And I did boot it up multiple times. I really did. I did try to give it a second chance… and a third chance… and a fourth chance… and even a fifth chance, although I had to mute the game on the fifth attempt while blasting other music through my headphones to make the game at least a tad enjoyable. But no matter how many times I tried to play the game, I always ended up with the feeling of regret: Regret that I really did try to give this game a chance.

The game’s presentation is a mess as well. Objects that seem to act the don’t look the same. They change the colours on random, to the point that you might think that there should have been an epilepsy warning at the beginning. Nothing is polished. Everything seems to have been directly extracted from Paint. It’s hurting in your eyes.

Meanwhile, the soundtrack is so loud and noisy that your ears might as well bleed while playing the game. Shooting out bullets causes more noise on top of the noise while the whole presentation is just sad to look at. If you want to turn music off, you’ll have to use the audio mixer after all, your game closes when you hit Escape and the actual settings don’t provide you with anything to change.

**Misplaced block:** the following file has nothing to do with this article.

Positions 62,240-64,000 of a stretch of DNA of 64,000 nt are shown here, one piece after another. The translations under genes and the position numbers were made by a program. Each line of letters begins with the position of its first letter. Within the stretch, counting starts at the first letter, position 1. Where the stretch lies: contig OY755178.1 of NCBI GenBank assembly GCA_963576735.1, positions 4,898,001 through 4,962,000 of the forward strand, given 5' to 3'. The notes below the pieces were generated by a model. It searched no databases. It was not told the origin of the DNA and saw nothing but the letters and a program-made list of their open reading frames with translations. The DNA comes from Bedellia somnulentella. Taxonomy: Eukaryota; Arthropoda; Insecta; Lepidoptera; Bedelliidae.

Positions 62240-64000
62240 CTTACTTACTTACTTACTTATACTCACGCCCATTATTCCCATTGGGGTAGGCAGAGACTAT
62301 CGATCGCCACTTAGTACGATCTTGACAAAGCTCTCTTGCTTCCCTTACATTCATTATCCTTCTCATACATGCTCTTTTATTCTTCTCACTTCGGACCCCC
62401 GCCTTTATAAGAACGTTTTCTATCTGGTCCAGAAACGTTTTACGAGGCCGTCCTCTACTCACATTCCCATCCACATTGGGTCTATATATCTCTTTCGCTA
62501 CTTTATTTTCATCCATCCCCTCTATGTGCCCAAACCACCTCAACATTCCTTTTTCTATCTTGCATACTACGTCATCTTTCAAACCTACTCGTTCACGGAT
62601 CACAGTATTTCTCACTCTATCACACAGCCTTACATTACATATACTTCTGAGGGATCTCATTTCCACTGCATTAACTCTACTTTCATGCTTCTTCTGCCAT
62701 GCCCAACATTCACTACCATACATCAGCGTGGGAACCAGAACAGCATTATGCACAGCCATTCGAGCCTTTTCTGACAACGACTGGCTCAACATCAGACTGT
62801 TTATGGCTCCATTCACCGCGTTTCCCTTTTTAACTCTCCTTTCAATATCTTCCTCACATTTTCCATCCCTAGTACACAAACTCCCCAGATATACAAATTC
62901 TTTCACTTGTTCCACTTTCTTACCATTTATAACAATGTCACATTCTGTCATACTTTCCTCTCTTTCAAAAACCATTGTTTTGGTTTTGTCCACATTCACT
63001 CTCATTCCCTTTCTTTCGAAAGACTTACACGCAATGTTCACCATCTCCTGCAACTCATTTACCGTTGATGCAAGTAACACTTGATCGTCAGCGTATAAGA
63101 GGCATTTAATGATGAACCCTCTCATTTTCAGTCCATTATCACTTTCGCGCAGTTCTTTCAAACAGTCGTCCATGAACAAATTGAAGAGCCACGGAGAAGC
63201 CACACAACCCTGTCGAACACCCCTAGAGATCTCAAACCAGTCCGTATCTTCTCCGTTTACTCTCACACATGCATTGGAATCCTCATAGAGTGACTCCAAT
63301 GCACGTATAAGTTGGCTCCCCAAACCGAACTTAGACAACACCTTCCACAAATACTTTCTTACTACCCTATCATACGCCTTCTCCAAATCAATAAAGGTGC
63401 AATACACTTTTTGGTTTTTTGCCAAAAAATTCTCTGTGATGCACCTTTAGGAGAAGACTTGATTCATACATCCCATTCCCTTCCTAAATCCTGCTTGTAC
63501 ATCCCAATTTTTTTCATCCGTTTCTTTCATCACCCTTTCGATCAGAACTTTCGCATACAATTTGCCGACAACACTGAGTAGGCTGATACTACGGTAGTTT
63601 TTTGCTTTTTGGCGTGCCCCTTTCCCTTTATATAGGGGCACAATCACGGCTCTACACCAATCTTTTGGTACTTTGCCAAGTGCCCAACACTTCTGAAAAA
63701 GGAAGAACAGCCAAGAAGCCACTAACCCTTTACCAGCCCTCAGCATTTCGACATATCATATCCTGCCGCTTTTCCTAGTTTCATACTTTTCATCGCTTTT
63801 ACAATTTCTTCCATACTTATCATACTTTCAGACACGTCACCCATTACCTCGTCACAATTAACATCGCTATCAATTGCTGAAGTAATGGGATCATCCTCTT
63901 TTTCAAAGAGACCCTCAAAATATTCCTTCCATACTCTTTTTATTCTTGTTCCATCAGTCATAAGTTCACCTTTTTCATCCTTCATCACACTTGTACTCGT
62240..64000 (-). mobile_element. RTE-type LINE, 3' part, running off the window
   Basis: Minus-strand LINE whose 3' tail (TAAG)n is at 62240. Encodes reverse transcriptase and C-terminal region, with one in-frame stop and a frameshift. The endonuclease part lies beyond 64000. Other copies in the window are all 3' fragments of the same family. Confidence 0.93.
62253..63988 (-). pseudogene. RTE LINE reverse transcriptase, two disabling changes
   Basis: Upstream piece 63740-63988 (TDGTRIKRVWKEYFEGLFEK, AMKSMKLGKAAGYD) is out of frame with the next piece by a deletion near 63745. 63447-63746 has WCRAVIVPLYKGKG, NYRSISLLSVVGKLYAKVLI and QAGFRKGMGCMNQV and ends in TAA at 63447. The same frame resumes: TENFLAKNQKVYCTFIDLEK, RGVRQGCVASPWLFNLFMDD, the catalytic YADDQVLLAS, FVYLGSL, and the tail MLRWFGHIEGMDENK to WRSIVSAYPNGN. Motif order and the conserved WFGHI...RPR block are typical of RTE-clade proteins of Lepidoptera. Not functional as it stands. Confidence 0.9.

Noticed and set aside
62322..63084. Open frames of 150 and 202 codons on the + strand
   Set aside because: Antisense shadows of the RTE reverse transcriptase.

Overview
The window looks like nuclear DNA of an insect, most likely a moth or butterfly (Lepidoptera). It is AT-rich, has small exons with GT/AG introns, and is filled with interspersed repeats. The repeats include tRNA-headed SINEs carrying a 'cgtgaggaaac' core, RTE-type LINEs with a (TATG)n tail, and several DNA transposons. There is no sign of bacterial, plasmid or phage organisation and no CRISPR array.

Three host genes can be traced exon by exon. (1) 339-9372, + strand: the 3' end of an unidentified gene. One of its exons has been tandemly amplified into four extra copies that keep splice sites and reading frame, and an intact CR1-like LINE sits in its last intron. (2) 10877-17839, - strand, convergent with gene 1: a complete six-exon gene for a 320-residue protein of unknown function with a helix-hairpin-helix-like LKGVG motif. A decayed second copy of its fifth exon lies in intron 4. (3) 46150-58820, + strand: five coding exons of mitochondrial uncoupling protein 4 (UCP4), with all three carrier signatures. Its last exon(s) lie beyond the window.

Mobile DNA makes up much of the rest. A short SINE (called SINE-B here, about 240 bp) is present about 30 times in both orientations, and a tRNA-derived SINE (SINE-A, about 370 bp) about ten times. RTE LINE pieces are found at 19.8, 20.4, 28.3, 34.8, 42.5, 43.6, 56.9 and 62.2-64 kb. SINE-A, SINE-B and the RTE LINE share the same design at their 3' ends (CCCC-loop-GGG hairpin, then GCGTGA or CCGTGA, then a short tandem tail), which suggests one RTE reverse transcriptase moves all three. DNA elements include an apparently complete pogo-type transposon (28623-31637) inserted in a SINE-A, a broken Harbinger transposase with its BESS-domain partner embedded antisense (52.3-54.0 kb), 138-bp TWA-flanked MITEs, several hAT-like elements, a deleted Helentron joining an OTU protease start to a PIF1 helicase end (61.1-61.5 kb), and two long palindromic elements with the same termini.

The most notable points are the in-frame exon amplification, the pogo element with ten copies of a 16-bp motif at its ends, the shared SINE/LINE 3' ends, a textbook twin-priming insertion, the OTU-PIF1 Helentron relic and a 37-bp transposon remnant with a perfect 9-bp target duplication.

Sometimes games fuck with you. Sometimes they really do. Sometimes games are made for you to figure them out and eventually get over the obstacles that are blocking your way. In “Jump Knight” you need to reach the top by jumping through a rather difficult parkour part starring some unforgiving jumps that set you back a bunch! In “Getting Over It” you also need to make use of a pickaxe to reach space and beat the game while risking to lose footing during all of those jumps, only to eventually get set back while the narrator makes fun of you in one way or the other.

The “Dark Souls” franchise or even the whole SoulsBorne genre is known for difficult and challenging but also frustrating gameplay that tests your patience and skill, and, well, it’s successful.